The Living Wage is calculated independently by the Resolution Foundation and overseen by the Living Wage Commission. It estimates the cost of living using a basket of household goods and services. There is a separate rate for London and the rest of the UK.
This is different to the government's National Living Wage, which was introduced in 2016 for employees aged 25 years and over.
Matched records are those in LEO where an individual's education records have successfully been matched to their earnings or benefits outcomes records. Unmatched records are those that appear in the education data but could not be matched with earnings or benefits. Approximately 95% of records in LEO have been successfully linked.
The match rate varies by ethnicity, first language and geographical region. In some cases, a lack of match will be because of administrative reasons, for example names being changed or spelt inconsistently across data sources. In other cases, it will reflect a learner's activities: they may have moved out of the UK before ever working, have died, or not engaged with formal employment nor the benefits system at any point in their life.
No earnings record
This is where education records are matched to earnings and benefits information but there is no record of employment and subsequent earnings in the tax year they turn 25 years.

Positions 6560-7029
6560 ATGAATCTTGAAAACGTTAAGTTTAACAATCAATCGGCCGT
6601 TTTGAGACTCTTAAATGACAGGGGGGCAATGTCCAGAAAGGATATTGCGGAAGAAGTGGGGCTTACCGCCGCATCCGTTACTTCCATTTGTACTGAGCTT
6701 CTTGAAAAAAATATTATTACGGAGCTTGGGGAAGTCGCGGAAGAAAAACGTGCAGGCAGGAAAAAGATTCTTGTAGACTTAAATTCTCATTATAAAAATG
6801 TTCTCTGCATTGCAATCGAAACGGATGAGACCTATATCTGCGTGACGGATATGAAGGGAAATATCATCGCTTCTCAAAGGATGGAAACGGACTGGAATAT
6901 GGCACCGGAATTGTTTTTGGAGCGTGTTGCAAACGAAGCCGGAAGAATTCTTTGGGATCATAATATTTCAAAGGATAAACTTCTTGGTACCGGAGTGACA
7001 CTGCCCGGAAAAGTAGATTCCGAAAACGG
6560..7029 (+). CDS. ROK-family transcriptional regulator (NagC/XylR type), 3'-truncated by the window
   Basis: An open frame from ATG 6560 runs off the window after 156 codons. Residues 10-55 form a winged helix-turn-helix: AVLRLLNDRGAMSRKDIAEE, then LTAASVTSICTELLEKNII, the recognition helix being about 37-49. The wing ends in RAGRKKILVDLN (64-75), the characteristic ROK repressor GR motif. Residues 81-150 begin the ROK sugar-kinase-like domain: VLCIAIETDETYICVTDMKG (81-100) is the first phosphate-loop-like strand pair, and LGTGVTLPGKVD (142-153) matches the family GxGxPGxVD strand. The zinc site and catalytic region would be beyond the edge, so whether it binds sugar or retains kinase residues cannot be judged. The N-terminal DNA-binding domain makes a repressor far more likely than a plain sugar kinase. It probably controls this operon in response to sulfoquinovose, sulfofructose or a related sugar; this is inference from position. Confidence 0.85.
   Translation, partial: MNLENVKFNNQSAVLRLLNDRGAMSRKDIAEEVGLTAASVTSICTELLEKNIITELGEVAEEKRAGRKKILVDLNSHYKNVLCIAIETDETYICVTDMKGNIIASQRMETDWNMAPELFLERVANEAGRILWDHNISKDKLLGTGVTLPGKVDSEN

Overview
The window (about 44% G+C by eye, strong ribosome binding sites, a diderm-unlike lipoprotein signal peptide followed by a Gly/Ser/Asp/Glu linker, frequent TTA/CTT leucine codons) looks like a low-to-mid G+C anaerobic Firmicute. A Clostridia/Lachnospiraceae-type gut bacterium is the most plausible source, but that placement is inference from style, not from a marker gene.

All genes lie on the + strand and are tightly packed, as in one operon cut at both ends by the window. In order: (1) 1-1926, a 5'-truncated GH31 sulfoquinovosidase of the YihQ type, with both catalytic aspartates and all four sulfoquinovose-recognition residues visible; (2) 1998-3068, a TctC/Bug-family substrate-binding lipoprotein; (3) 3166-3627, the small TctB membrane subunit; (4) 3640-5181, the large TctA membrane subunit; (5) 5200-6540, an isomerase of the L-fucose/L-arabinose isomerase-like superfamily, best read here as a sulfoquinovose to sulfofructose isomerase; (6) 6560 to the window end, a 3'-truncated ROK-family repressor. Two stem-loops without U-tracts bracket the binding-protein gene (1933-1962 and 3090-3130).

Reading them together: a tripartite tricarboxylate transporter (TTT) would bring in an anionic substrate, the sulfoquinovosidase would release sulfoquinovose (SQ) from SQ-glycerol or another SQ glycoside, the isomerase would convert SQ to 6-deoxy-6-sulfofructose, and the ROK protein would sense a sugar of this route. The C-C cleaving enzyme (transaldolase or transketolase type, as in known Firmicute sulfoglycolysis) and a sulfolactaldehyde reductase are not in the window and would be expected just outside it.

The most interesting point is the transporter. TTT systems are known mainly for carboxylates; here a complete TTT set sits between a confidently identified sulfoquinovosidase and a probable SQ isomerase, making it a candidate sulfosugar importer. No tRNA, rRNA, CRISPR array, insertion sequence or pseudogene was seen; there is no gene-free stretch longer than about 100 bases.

The main activities for this group could include:
- full-time education
- economic inactivity
- voluntary work
- living overseas
This group is different from the unmatched group.
An individual's Government Office Region at age 25 years is taken from the government's Customer Information System (CIS). The CIS is updated when an individual notifies DWP or HMRC of a change of address or through interacting with a tax or benefit system, for example the address held by their employer's payroll. This means some geographies could be out of date.
This publication also uses "Other UK". It refers to individuals in Northern Ireland, Scotland, and Wales, plus those with an unknown UK address. The data are based on individuals who attended school in England. There are small numbers in the Other UK groups and findings should be treated with caution.
A small number of records have region recorded as "Abroad". These have been excluded from the regional analysis.
The Social Mobility Commission broadly defines social mobility as the link between an individual's occupation, income, or circumstances and those of their parents. This publication estimates intergenerational social mobility by exploring whether an individual in a low-income household at age 15 years was still economically disadvantaged through low earnings by age 25 years.
Sustainable Development Goals
The Sustainable Development Goals (SDGs) are the United Nations' (UN) radical and ambitious Agenda for a more inclusive, sustainable and prosperous world that leaves no one and nowhere behind by 2030. There are 17 Goals, 169 targets and 247 indicators grouped under five pillars: People, Planet, Prosperity, Peace and Partnerships. Together, they give the world a focus. They aim to reduce poverty and hunger. They highlight important topics like health and education, economic growth, equal rights, justice for all and environmental balance. They promote the idea that sustainable development requires partnerships at local, national and global level to make progress.Back to table of contents